Fast Company™: Lessons from Silicon Valley's Biggest Mistakes from 2016

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Failure as Teacher, even for Unicorns

One of the game changing principles of success is the value of failure as teacher.  If you can learn from others’ mistakes, you can save yourself a lot of heartache. 

Investopedia defines a Unicorn as any tech startup company that reaches a $1 billion dollar market value as determined by private or public investment, often without a track record.  The term was first popularized by the venture capitalist Aileen Lee, founder of CowboyVC, a seed stage venture capital fund based in Palo Alto, California. In her article, “Welcome To The Unicorn Club: Learning From Billion-Dollar Startups,” she looked at software startups founded in the 2000s and estimated that only .07% of them ever reach $1 billion valuation. Those that do reach the $1 billion mark are so rare that finding one is as difficult as finding a unicorn.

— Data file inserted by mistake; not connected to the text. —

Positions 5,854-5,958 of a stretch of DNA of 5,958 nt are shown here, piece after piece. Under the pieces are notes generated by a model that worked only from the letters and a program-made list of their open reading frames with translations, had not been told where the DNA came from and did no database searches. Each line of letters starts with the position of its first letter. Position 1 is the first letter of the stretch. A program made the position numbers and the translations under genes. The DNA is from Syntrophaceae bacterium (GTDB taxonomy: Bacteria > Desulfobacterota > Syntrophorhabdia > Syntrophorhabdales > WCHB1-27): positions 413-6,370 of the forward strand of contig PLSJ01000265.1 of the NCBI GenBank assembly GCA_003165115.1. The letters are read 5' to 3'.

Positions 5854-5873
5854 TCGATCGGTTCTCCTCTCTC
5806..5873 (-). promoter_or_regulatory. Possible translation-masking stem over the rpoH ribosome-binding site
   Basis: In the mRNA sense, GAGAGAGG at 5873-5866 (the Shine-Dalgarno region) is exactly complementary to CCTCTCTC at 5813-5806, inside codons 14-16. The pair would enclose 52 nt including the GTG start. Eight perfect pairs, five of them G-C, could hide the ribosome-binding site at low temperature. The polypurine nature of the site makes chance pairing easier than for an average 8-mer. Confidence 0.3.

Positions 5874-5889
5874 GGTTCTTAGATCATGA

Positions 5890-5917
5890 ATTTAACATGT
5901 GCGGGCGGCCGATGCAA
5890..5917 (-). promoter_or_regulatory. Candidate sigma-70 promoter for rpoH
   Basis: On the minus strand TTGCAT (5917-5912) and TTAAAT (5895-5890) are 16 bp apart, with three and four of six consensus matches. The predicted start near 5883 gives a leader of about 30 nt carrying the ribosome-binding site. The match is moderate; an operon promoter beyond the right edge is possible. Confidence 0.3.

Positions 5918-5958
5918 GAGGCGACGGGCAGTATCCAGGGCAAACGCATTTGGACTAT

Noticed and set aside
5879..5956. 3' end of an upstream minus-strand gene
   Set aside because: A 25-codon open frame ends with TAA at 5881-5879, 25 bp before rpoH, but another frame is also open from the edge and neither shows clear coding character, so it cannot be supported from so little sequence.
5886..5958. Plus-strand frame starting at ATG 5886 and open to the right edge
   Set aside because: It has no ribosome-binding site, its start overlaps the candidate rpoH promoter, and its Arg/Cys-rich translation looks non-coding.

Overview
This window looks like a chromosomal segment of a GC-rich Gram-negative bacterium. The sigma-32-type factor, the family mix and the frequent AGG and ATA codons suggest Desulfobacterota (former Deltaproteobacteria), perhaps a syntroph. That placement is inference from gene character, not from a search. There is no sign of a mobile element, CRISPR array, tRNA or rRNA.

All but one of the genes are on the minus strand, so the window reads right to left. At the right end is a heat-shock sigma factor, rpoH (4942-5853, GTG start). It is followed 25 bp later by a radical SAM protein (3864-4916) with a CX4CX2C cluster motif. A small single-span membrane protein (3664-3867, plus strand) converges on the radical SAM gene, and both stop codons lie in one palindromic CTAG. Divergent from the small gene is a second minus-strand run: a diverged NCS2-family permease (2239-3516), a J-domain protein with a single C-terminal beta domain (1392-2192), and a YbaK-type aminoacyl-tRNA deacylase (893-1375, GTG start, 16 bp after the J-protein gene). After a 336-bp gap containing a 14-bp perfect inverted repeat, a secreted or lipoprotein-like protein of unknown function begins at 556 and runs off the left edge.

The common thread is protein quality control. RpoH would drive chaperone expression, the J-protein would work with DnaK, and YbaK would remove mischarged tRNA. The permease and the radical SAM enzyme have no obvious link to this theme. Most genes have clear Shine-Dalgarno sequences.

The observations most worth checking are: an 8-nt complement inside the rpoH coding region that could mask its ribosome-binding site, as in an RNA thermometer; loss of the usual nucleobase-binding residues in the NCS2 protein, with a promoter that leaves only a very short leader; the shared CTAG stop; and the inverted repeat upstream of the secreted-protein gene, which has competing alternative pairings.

Ruth Reader is a Brooklyn based writer for Fast Company that covers startups, company culture, and financial technology.  She wrote this article for her publication that provides excellent learning from failure of some of the world’s most famous unicorns in Silicon Valley.  

Click HERE to read her article.  

Copyright Fast Company  2016

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